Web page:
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Travel Tip: Art and Archaeology in United States
All That Glitters Is Not Gold



All That Glitters Is Not Gold : The Art, Form, and Function of Gilt Bronze in the French Interior
UNITED STATES
NEW YORK  •  Metropolitan Museum of Art  •  Ongoing
 
Many of the gold objects adorning sumptuous French interiors—from the Palace of Versailles to grand residences in Paris—are generally not made of gold at all but of gilt bronze. Both functional and highly decorative, gilt-bronze mounts and bronzes d'ameublement, such as light fixtures, fireplace fittings, and clocks, played a very important role in the French interior from the late seventeenth to the early nineteenth century. Always in keeping with the latest stylistic changes, gilt-bronze pieces were often designed by well-known artists and sculptors, such as Juste-Aurèle Meissonnier and Augustin Pajou, and manufactured by highly specialized craftsmen. A rigid guild system maintained the high standards of craftsmanship and regulated the process of gilt bronze manufacture.


Clock, 1775, French
Clockmaker: Jean-Baptiste Lepaute (1727–1802)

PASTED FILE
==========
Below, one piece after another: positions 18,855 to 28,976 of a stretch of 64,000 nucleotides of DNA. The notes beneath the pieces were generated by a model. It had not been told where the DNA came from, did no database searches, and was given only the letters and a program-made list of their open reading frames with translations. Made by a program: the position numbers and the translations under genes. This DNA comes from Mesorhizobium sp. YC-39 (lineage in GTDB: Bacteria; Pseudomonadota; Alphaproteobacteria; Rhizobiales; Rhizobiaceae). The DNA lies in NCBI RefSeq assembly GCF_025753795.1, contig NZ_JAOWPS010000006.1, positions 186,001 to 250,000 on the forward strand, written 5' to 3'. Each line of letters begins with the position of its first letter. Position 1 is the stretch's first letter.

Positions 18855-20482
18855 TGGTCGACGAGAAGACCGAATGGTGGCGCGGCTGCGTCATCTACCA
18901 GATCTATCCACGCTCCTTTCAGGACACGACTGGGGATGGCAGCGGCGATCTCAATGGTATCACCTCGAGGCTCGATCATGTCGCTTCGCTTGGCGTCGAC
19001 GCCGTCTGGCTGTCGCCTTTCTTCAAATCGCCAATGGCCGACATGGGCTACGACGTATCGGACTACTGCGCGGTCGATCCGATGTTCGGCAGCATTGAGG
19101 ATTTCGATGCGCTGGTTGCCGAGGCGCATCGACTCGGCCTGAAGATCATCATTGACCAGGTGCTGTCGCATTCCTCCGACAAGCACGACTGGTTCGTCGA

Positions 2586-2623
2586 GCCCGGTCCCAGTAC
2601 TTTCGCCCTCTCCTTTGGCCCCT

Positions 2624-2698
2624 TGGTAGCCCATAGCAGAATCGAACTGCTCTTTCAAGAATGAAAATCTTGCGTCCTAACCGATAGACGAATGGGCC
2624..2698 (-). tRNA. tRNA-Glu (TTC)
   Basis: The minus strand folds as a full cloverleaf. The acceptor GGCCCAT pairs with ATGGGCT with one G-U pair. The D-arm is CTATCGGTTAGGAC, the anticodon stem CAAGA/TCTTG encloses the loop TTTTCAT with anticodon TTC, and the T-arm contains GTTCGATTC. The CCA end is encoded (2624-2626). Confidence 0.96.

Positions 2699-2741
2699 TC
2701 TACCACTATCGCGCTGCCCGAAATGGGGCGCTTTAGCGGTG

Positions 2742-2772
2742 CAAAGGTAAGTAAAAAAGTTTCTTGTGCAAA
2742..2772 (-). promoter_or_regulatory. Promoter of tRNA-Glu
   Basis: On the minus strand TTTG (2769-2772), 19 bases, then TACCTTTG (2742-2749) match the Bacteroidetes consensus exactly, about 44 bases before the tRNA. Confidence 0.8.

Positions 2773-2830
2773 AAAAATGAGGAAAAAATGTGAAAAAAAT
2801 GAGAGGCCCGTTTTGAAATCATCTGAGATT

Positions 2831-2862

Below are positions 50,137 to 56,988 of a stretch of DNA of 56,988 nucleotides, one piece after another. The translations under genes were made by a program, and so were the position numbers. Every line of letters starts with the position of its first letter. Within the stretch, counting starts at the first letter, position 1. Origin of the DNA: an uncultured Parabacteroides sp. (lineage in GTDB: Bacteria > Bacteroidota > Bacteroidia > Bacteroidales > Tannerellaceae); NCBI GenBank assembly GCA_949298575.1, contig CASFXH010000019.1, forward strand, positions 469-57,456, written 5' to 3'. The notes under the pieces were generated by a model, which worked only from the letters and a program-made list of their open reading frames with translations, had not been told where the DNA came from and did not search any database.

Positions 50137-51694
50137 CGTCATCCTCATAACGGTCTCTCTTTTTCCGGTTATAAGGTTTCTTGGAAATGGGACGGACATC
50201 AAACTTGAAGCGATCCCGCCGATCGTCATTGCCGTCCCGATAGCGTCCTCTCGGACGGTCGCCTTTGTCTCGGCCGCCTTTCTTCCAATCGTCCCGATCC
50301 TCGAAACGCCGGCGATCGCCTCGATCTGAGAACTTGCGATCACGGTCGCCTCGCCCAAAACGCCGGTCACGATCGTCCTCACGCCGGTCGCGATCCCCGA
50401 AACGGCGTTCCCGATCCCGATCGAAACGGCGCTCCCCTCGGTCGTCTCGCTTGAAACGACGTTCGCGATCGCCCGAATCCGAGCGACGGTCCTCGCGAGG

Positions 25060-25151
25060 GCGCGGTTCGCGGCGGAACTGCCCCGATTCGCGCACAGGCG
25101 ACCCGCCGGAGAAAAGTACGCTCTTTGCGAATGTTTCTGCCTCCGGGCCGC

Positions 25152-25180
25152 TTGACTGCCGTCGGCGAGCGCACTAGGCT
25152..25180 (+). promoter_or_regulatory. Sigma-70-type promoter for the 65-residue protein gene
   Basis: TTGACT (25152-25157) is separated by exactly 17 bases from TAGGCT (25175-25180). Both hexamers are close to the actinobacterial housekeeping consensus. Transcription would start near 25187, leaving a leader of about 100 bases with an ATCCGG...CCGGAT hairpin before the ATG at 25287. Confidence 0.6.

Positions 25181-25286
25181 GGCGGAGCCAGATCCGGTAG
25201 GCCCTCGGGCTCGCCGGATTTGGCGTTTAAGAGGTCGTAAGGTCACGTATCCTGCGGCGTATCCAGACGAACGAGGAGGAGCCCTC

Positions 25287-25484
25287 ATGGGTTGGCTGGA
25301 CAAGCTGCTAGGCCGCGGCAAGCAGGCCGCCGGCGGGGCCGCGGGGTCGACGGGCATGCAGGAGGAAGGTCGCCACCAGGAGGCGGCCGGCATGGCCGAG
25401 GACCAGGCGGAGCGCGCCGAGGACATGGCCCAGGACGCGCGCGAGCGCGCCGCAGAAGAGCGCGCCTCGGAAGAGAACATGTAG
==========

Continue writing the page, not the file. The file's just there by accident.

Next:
Figures after models by Augustin Pajou (1730–1809)
Gilt bronze, marble; H. 37 in. (94 cm), W. 41 in. (104.1 cm), D. 12 1/2 in. (31.8 cm)
The Metropolitan Museum of Art, New York
Gift of J. Pierpont Morgan, 1917
Photo courtesy of The Metropolitan Museum of Art

Drawn from the collection of The Metropolitan Museum of Art, the exhibition features some eighty object including mounts made for furniture, clocks, vases, and other objects, as well as furniture, and mounted porcelain and hardstone vases. Among the examples of bronzes d'ameublement is a pair of fanciful Rococo candlesticks after a model by Meissonnier (ca. 1693–1750). A spectacular mantle clock designed by Pajou (1730–1809), made of gilt bronze on a marble base and representing the "Triumph of Love over Time," is also on view. Another exceptional object is a splendid tripod microscope of gilt bronze and blue-green shagreen, or sharkskin, made in 1760 by Claude-Siméon Passement (1702–1769), the scientific instrument maker to King Louis XV. Well-informed about the scientific developments of his day, the king is likely to have owned a comparable example.

Metropolitan Museum of Art Web Site


Contact: Tel: (1) 212 535 77 10

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